2007 Mazdaspeed 3

Don Sherman
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Charlie Magee

The Mazdaspeed 3 is the hottest sport compact to roll this year. Check the facts: 263 hp, a fortified chassis, and a racy cabin for a base price of $22,835. Radar guns see a demure econobox. The reality is that affordability, practicality, and stealthy velocity can share the same three-legged stool.

Born two years ago, Mazda's 3 elbowed aside Honda Civics and Volkswagen Golfs to become the budget-bound enthusiast's new sweetheart. Now that Mazda's speed geeks have recalibrated the hatchback version of the 3, it's off and running toward the wild, blue, 150-mph yonder.

The transformation from wee one to wild thing involved no shock therapy or rack torture. The noble goal was an affordable front-driver capable of muscling into Mitsubishi's and Subaru's all-wheel-drive party. To begin the process, U.S.-based Mazda engineers built two project cars and mailed them to Japan for colleagues to drive and scrutinize. A few weeks in the dyno room followed by track tuning has transformed a capable compact into the quickest yearling in the stable. It may not have been Mazda's intention, but neither the RX-8 nor the Mazdaspeed 6 can keep pace with this young sprinter.

The core engine for both Mazdaspeed cars is the same long-stroke, 2.3-liter MZR four-cylinder available in most of the cars and trucks in the Mazda lineup, not to mention several Ford Motor Company vehicles. The key ingredients here are an aluminum block and head with forged-steel internals (crank and rods), direct fuel injection, and dual balance shafts. Two overhead camshafts operate four valves per cylinder. To hike output, a Hitachi Warner turbocharger hung on the aft side of the engine passes air pressurized to 16 psi forward through an air-to-air intercooler.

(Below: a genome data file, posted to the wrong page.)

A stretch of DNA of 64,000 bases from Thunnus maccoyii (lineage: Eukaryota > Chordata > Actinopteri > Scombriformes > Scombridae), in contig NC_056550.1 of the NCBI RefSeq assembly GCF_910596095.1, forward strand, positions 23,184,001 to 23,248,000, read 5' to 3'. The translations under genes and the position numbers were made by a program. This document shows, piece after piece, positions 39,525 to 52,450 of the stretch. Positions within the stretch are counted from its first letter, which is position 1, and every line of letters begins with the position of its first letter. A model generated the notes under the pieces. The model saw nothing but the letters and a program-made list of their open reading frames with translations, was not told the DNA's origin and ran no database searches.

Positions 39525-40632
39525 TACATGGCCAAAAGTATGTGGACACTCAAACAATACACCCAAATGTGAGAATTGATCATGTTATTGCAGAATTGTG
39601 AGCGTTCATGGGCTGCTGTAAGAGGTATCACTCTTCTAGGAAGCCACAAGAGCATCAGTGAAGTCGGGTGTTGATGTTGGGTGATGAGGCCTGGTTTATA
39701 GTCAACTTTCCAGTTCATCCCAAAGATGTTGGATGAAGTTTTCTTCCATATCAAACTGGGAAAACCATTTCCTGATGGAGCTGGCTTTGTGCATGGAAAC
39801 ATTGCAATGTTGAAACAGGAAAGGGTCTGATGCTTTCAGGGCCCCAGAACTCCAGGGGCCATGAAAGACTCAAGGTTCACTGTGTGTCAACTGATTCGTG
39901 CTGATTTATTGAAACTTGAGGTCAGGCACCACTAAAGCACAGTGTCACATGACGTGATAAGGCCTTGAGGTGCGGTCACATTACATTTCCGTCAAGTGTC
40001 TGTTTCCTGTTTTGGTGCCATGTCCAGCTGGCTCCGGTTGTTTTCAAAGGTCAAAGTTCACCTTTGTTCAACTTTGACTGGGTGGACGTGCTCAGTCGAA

Pumping any engine beyond 100 hp per liter requires a robust foundation and careful tuning of intake, exhaust, and fuel-delivery systems. Squirting the fuel directly into the cylinders at 1600 psi (versus the less than 100 psi used by port-injection systems) is not only more precise, the higher pressure also yields smaller fuel droplets that vaporize almost instantly. This change of state--from an atomized liquid to a combustible vapor--absorbs heat from the cylinders. The resulting cooler environment is less susceptible to detonation and more capable of swallowing denser charges of air. Because there's less chance of detonation, Mazda engineers didn't have to reduce the compression ration very much compared with the normally aspirated MZR engine's ratio (9.5:1 turbo, 9.7:1 nonturbo). A higher compression equals more expansion during the power stroke, extra power with or without boost, and higher fuel mileage.

Plopping the intercooler atop the engine is similar to but cagier than Subaru's approach. Unlike the hairy Impreza WRX, there's no hood-mounted air grabber that screams boy racer. Instead, Mazda uses two discreet scoops straddling the winged grille badge to feed ductwork attached to the hood's underside. When the hood is closed, the duct seals firmly against the twelve-by-fourteen-inch intercooler. Ram airflow may be less efficient than the low-mounted, forward-facing intercooler used on Mitsubishi's Lancer Evo, but that arrangement requires more complex plumbing than the Mazdaspeed 3's tidy, over-the-top layout.

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